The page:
A pharmacist helped save a teenager's life after referring him to A&E when he came in with a "sore throat".

Helen Carey, who works at the Boots in High Street, Storrington, had a mum come in to ask about her 16-year-old son, who was at home with a sore throat.

She said: "A mum came into to see me and told me she had a teenage son at home with a sore throat and was having trouble speaking and wanted to know if it was something we could help with. I asked her to bring him in so that I could see him and examine his throat.

"As soon as he walked through the door, alarm bells rang, he was holding a wastepaper bin and just drooling into it, he could barely speak."

Helen Carey referred the teenager to A&EHelen Carey referred the teenager to A&E (Image: Boots)

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Helen believes she spotted his symptoms thanks to new "pharmacy first" training, whereby pharmacies can offer patients access to more advice, treatments and some prescription medications.

“Remembering the training we had and the symptoms of epiglottitis, I told his mum to take him immediately to A&E,” Helen said.

The teen was taken to A&E in Worthing and was seen quickly by staff who decided he needed to be blue lighted to the Royal Alexandra children’s hospital in Brighton.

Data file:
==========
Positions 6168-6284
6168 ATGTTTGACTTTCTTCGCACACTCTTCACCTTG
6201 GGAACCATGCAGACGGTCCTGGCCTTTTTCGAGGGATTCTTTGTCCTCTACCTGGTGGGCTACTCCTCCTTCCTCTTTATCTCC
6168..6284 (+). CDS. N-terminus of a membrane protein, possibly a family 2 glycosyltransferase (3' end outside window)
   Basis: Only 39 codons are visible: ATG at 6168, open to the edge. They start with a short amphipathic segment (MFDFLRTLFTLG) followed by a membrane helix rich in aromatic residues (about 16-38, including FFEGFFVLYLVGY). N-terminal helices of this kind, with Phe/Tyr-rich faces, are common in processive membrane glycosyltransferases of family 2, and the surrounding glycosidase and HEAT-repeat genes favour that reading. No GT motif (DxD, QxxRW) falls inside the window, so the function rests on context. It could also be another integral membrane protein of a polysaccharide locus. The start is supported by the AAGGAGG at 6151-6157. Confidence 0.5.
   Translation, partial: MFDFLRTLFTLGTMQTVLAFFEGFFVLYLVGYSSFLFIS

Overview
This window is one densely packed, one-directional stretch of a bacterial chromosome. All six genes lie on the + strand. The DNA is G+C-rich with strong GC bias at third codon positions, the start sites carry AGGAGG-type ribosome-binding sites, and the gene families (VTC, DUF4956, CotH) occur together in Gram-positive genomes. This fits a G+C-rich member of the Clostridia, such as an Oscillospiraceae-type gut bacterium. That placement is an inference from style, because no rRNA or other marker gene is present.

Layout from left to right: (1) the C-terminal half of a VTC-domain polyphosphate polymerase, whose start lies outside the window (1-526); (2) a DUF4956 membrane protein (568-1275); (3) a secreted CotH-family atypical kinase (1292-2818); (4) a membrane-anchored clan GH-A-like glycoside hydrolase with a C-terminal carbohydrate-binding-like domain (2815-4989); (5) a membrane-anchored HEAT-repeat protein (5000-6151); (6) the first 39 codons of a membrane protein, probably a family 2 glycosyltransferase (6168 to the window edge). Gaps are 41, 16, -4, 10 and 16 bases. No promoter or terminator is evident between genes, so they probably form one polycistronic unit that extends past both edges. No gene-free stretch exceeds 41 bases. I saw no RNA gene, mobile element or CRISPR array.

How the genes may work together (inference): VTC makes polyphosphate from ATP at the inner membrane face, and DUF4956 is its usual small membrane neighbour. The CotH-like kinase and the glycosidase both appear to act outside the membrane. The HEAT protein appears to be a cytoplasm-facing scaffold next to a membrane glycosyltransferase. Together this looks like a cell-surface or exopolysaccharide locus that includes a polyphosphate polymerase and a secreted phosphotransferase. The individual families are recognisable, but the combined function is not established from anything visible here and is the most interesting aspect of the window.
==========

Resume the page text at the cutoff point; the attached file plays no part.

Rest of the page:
The teenager’s father, who did not wish to be named, said: "Subsequent tests showed a viral infection was causing his airway to swell. He was admitted to hospital overnight and received medicines and treatment.

"I can’t thank pharmacist Helen enough. In subsequent conversations she advised she knew he wasn’t well at all and needed urgent medical attention. Thank you Boots Storrington – you are a credit to the community."

 The boy's dad has since been to the pharmacy to thank Helen.

Helen said: “He told me that his son might not be here if I hadn’t referred them to the hospital straight away.”

Claire Nevinson, superintendent pharmacist at Boots, said: "Patients in England have welcomed Pharmacy First as a convenient way to access advice and treatment for a range of common minor conditions. Many consultations are held outside typical GP hours, making it easier for patients to get the care they need, when they need it."